SIGNIFICANCE: International donors -- most notably the EU -- have been working with the Congolese government since 2005 to reform the DRC's ill-disciplined and corrupt security sector. The impending withdrawal of UN peacekeepers, another key partner in such efforts, has highlighted the lack of commitment to reform by the government.
ANALYSIS: When the inter-state wars that tore the …
April 1, 2010
SUBJECT: The future of the UN Mission in the Democratic Republic of Congo (MONUC).
SIGNIFICANCE: President Joseph Kabila has called for the UN to depart, after eleven years in the country, which opens up opportunities for both his government and the international community. However, MONUC's withdrawal would bring significant political and economic risks.
ANALYSIS: At the end of February, President Joseph Kabila officially asked Under-Secretary General for Peace-keeping Operations Alain Le Roy for the UN peace-keeping mission (MONUC) to leave by mid-2011.
SUBJECT: Transitions from peace-keeping to peace building in post-conflict states.
SIGNIFICANCE: Traditionally, peace-keeping and peace building have been viewed as sequential post-conflict activities. However, in protracted conflicts, durable peace cannot be achieved unless longer-term peace building activities are built into the earlier stabilisation phase of interventions.
SUBJECT: Continued insecurity in the eastern Democratic Republic of Congo (DRC).
SIGNIFICANCE: In the four months since the conclusion of the joint Congolese-Rwandan operation against the eastern DRC's largest remaining rebel group, the security situation has once again deteriorated throughout the provinces of North and South Kivu.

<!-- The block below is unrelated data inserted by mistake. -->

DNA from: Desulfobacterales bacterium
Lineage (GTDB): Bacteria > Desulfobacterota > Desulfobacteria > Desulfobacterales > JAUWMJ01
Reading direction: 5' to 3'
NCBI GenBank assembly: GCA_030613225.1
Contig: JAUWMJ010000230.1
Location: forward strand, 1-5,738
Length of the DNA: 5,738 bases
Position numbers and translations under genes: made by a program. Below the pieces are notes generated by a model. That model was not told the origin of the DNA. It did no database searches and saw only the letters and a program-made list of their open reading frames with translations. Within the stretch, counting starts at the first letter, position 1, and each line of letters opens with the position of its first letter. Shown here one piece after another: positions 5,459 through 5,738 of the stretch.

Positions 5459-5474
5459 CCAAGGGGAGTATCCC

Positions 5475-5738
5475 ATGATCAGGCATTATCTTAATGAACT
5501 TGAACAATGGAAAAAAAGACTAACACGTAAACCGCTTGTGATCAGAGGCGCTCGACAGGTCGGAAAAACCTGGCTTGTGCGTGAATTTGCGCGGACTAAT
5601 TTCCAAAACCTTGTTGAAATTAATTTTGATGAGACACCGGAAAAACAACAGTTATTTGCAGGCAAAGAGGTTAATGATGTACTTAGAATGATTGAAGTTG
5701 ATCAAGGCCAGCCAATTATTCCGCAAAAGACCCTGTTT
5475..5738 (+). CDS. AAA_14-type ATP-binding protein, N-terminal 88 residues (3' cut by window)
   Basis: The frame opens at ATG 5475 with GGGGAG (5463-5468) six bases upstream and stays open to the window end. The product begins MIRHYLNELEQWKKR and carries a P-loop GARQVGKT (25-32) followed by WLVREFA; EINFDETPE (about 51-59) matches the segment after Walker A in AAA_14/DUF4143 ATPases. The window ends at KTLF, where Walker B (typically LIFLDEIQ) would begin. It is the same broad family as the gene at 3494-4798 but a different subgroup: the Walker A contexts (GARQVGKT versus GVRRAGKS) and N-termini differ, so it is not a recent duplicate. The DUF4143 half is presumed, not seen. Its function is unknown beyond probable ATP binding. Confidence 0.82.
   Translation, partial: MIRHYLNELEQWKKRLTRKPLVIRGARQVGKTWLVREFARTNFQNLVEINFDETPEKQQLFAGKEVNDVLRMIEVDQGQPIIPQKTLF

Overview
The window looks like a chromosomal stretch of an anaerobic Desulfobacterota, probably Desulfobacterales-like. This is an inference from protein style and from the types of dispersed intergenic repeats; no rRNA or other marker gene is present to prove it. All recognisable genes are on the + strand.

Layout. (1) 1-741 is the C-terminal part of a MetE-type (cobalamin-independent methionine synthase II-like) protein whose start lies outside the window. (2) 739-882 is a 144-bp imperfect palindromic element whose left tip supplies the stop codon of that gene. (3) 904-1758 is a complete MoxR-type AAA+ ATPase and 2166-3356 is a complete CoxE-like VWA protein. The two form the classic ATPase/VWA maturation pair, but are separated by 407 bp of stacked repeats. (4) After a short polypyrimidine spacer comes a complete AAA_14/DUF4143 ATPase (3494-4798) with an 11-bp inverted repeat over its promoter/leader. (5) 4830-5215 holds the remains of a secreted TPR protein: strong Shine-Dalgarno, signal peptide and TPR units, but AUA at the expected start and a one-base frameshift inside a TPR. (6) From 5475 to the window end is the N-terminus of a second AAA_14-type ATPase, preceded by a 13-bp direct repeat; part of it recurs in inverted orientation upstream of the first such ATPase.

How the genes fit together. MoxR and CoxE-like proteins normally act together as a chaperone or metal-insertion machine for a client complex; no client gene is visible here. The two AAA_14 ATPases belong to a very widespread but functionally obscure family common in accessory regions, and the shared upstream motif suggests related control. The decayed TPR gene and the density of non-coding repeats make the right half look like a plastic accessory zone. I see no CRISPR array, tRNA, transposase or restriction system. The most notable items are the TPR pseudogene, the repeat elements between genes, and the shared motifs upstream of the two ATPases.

ANALYSIS: Following months of set-backs at the hands of dissident General Laurent Nkunda's National Congress for the Defence of the People (CNDP), President Joseph Kabila in mid-December 2008 reached an agreement with Kigali: in return for …
EVENT: Rwandan troops face a February 28 deadline to withdraw from Congolese territory.
SIGNIFICANCE: President Joseph Kabila invited the Rwandan army into the country to conduct a joint offensive against Rwandan Hutu rebels based in the volatile east.
EVENT: Negotiations for a ceasefire in the eastern Democratic Republic of Congo are due to resume in Nairobi on January 7.
SIGNIFICANCE: The first round of talks in early December failed to break the deadlock between the government and the representatives of rebel General Laurent Nkunda. The conflict has regional dimensions, in particular drawing in Rwandan involvement.
ANALYSIS: The Nairobi conference is the latest in a series of diplomatic initiatives to restore peace to the eastern Democratic Republic of Congo (DRC).
SUBJECT: The political and economic outlook for Southern Africa in 2009.
SIGNIFICANCE: Southern Africa faces heightened political and economic strains in the year ahead. The security outlook in Zimbabwe and the Democratic Republic of Congo has deteriorated, and real democratic progress remains elusive.
SUBJECT: The causes and impact of border tensions around Lake Albert.
SIGNIFICANCE: After several years in which the relations between the Democratic Republic of Congo (DRC) and Rwanda defined the political outlook for the whole Great Lakes region, interactions between DRC and Uganda are now emerging as the key factor for wider peace and security.
ANALYSIS: Relations between Kinshasa and Kampala have been marked by mutual acrimony since Uganda's 1998 invasion and occupation of parts of eastern Democratic Republic of Congo (DRC). In October 2003, joint accusations followed the …
SUBJECT: Natural disaster preparedness in East Africa and the Great Lakes.
SIGNIFICANCE: Over the past 20 years, greater responsibility has been placed upon national governments for disaster planning, and mitigation, in their own territories. However, recent disaster episodes in the region suggest that its governments are some way from meeting their obligations.
EVENT: The Rwandan foreign minister visited Kinshasa on September 2 for talks on cross-border militancy.
SIGNIFICANCE: Following transitional elections in the Democratic Republic of Congo (DRC), regional governments have turned their attention to the last remaining major security challenge in the Great Lakes: those militias which, based mainly in the eastern DRC, continue to launch raids into neighbouring countries.